Atherosclerotic changes can be measured as changes in common carotid intima media thickness (CIMT). It is hypothesised that repeated infection-associated inflammatory responses in childhood contribute to the atherosclerotic process. We set out to determine whether the frequency of infectious diseases in childhood is associated with CIMT in adolescence. The study is part of the Prevention and Incidence of Asthma and Mite Allergy (PIAMA) population-based birth cohort. At age 16 years, common CIMT was measured. We collected general practitioner (GP) diagnosed infections and prescribed antibiotics. Parent-reported infections were retrieved from annual questionnaires. Linear regression analysis assessed the association between number of infections during the first 4 years of life and common CIMT. Common CIMT measurement, GP and questionnaire data were available for 221 participants. No association was observed between the infection measures and CIMT. In a subgroup analysis, significant positive associations with CIMT were observed in participants with low parental education for 2–3 or ⩾7 GP diagnosed infections (+26.4 µm, 95% CI 0.4–52.4 and +26.8 µm, 95% CI 3.6–49.9, respectively) and ⩾3 antibiotic prescriptions (+35.5 µm, 95%CI 15.8–55.3). Overall, early childhood infections were not associated with common CIMT in adolescence. However, a higher number of childhood infections might contribute to the inflammatory process of atherosclerosis in subgroups with low education, this needs to be confirmed in future studies.
The SPICA mid- and far-infrared telescope will address fundamental issues in our understanding of star formation and ISM physics in galaxies. A particular hallmark of SPICA is the outstanding sensitivity enabled by the cold telescope, optimised detectors, and wide instantaneous bandwidth throughout the mid- and far-infrared. The spectroscopic, imaging, and polarimetric observations that SPICA will be able to collect will help in clarifying the complex physical mechanisms which underlie the baryon cycle of galaxies. In particular, (i) the access to a large suite of atomic and ionic fine-structure lines for large samples of galaxies will shed light on the origin of the observed spread in star-formation rates within and between galaxies, (ii) observations of HD rotational lines (out to ~10 Mpc) and fine structure lines such as [C ii] 158 μm (out to ~100 Mpc) will clarify the main reservoirs of interstellar matter in galaxies, including phases where CO does not emit, (iii) far-infrared spectroscopy of dust and ice features will address uncertainties in the mass and composition of dust in galaxies, and the contributions of supernovae to the interstellar dust budget will be quantified by photometry and monitoring of supernova remnants in nearby galaxies, (iv) observations of far-infrared cooling lines such as [O i] 63 μm from star-forming molecular clouds in our Galaxy will evaluate the importance of shocks to dissipate turbulent energy. The paper concludes with requirements for the telescope and instruments, and recommendations for the observing strategy.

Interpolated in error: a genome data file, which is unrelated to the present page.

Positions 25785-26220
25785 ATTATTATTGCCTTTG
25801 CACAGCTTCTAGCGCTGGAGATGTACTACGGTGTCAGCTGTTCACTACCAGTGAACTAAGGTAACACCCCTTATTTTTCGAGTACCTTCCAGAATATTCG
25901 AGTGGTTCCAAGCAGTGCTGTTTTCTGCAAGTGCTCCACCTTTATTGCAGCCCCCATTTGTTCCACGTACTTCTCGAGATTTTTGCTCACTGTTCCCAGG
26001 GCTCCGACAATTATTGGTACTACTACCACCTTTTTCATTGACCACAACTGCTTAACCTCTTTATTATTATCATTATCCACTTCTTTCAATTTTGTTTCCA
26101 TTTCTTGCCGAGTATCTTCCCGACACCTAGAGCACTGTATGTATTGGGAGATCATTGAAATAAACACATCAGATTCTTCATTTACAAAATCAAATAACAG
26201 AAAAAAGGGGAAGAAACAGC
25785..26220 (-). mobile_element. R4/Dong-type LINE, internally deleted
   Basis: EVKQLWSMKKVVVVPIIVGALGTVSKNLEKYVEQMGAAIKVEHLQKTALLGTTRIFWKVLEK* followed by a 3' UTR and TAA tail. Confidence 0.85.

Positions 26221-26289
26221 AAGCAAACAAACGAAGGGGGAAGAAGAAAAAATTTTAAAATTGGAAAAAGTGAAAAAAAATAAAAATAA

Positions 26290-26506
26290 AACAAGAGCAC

Oxidative stress has been implicated in the pathophysiology of major depressive disorder (MDD) and anxiety disorders and may be influenced by antidepressant use. This study investigated the association of oxidative stress, measured by plasma levels of F2-isoprostanes and 8-hydroxy-2′-deoxyguanosine (8-OHdG) reflecting oxidative lipid and DNA damage respectively, with MDD, anxiety disorders and antidepressant use in a large cohort.
Data was derived from the Netherlands Study of Depression and Anxiety including patients with current (N = 1619) or remitted (N = 610) MDD and/or anxiety disorder(s) (of which N = 704 antidepressant users) and 612 controls. Diagnoses were established with the Composite International Diagnostic Interview. Plasma 8-OHdG and F2-isoprostanes were measured using LC-MS/MS. ANCOVA was performed adjusted for sampling, sociodemographic, health and lifestyle variables.
F2-isoprostanes did not differ between controls and patients, or by antidepressant use. Patients with current disorders had lower 8-OHdG (mean 42.1 pmol/l, 95% CI 40.4–43.8) compared to controls (45.0 pmol/l, 95% CI 42.9–47.2; p < 0.001) after adjustment for sampling, sociodemographics and lifestyle, but these differences disappeared after further adjustment for antidepressant use (p = 0.562). Antidepressant users had lower 8-OHdG levels (38.2 pmol/l, 95% CI 36.5–39.9) compared to controls (44.9 pmol/l, 95% CI 43.2–46.6; Cohen's d = 0.21, p < 0.001). Results for 8-OHdG were comparable across disorders (MDD and/or anxiety disorders), and all antidepressant types (SSRIs, TCAs, other antidepressants).
Contrary to previous findings this large-scale study found no increased oxidative stress in MDD and anxiety disorders. Antidepressant use was associated with lower oxidative DNA damage, suggesting antidepressants may have antioxidant effects.
There is a paucity of valid, brief instruments for the assessment of lifetime major depressive disorder (MDD) that can be used in, for example, large-scale genomics, imaging or biomarker studies on depression. We developed the LIfetime Depression Assessment Self-report (LIDAS), which assesses lifetime MDD diagnosis according to DSM criteria, and is largely based on the widely used Composite International Diagnostic Interview (CIDI). Here, we tested the feasibility and determined the sensitivity and specificity for measuring lifetime MDD with this new questionnaire, with a regular CIDI as reference.
Sensitivity and specificity analyses of the online lifetime MDD questionnaire were performed in adults with (n = 177) and without (n = 87) lifetime MDD according to regular index CIDIs, selected from the Netherlands Study of Depression and Anxiety (NESDA) and Netherlands Twin Register (NTR). Feasibility was tested in an additional non-selective, population-based sample of NTR participants (n = 245).